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Wage structures and labor turnover in the U.S. and in Japan

Mincer, Jacob; Higuchi, Yoshio

The starting point of this study is the proposition that intensive formation of human capital on the job is the basic proximate reason for the strong degree of worker attachment to the firm in Japan. The greater emphasis on training and retraining, much of it specific to the firm, results also in steeper wage trajectories, due to growth of skills in the firm. We explore the question of why Japanese firms have a higher investment in human capital when compared to firms in the U.S. Our answer is that Japanese labor policies in the firm represent adjustments of worker skills and activities to very rapid technological changes of the past decades. Using productivity growth indexes for industries in the U.S. and in Japan we test the hypothesis that rapid technical change which induces greater and continuous training, is responsible for steeper profiles, hence indirectly for lesser turnover. The hypothesis is confirmed on the sectoral level in both countries. We conclude that differences in productivity growth between the U.S. and Japan account for 70-80% of the differences in the steepness of wage profiles, hence indirectly for the differences in turnover.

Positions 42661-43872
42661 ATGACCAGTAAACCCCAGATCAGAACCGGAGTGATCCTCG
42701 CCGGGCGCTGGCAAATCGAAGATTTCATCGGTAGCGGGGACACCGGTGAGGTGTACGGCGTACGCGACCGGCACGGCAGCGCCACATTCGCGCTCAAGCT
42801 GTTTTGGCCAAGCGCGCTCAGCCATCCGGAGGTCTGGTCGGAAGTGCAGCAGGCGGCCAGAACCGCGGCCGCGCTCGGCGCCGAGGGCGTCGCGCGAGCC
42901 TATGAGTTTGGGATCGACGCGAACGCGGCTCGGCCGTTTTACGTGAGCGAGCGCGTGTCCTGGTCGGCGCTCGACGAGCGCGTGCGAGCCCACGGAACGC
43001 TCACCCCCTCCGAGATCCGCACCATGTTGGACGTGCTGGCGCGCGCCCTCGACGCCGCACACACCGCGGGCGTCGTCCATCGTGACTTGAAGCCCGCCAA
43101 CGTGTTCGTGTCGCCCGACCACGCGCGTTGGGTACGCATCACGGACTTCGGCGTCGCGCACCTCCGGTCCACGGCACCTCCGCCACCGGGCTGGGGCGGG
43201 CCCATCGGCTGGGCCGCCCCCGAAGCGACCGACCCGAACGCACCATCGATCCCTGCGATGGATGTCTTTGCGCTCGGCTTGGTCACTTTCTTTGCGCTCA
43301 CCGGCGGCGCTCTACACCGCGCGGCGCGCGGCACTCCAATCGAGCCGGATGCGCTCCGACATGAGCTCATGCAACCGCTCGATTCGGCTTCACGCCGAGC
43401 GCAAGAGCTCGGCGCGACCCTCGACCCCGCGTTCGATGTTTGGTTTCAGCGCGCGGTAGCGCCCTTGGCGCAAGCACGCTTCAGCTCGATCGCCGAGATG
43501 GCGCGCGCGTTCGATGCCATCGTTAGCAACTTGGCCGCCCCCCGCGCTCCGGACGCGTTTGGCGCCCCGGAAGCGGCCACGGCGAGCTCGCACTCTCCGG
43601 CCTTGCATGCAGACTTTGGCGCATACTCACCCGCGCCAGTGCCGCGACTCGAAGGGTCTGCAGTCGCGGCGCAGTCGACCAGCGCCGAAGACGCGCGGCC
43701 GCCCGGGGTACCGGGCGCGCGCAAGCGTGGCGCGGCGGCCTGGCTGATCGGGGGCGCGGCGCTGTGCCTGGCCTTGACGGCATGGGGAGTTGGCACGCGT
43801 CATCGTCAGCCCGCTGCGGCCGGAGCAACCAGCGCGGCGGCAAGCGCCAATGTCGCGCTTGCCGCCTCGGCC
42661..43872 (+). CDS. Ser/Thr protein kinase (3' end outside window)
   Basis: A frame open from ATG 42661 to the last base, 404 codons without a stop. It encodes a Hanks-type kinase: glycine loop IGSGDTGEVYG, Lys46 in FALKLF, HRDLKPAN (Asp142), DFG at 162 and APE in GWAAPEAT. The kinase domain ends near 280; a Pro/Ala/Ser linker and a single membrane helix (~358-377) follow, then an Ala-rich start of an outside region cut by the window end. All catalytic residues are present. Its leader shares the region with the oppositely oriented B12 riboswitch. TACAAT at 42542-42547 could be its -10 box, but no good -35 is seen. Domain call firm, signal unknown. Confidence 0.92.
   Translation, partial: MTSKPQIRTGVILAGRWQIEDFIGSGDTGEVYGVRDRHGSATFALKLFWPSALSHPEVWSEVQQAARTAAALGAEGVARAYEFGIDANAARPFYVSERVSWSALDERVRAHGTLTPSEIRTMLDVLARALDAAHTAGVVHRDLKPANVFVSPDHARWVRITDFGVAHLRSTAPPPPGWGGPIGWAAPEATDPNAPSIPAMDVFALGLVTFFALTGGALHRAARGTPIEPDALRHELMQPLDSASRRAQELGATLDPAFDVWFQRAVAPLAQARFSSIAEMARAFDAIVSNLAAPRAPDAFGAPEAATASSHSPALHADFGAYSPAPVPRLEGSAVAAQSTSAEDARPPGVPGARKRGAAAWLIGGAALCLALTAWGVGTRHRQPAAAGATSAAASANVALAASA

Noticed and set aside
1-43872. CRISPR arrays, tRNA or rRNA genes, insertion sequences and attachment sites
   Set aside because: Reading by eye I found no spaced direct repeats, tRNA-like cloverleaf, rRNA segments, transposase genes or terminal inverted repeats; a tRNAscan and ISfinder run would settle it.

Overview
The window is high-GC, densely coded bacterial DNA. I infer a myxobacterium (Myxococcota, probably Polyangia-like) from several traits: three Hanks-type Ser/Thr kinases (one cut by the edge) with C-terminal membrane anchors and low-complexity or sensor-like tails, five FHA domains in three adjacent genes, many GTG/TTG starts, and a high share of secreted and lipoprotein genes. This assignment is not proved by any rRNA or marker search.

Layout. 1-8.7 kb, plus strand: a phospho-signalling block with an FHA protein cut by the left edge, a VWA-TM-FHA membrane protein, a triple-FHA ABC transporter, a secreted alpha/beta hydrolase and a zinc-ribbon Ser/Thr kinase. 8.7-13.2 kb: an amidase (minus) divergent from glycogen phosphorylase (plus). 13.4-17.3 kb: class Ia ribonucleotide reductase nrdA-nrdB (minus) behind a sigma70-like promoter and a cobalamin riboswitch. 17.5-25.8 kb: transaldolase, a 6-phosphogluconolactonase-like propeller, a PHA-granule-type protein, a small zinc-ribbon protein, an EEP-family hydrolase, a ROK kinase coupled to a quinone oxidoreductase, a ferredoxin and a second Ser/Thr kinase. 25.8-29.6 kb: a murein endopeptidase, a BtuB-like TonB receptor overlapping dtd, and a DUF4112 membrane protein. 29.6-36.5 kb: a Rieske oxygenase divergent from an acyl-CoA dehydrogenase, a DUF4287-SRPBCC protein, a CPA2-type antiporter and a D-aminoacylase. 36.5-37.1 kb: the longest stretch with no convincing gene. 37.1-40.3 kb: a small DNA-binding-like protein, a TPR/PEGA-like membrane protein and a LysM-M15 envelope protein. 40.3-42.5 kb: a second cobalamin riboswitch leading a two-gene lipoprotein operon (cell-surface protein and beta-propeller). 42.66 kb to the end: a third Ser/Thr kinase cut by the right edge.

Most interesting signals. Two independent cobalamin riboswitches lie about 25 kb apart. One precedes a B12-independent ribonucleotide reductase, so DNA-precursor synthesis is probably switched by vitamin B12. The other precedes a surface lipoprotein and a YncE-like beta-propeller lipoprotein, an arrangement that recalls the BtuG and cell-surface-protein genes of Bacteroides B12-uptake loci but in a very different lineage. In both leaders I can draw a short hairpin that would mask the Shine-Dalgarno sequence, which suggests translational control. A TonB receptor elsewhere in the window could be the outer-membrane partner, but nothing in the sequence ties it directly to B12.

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Academic Units
Center on Japanese Economy and Business
Publisher
Center on Japanese Economy and Business, Graduate School of Business, Columbia University
Series
Center on Japanese Economy and Business Working Papers, 12
Published Here
February 7, 2011
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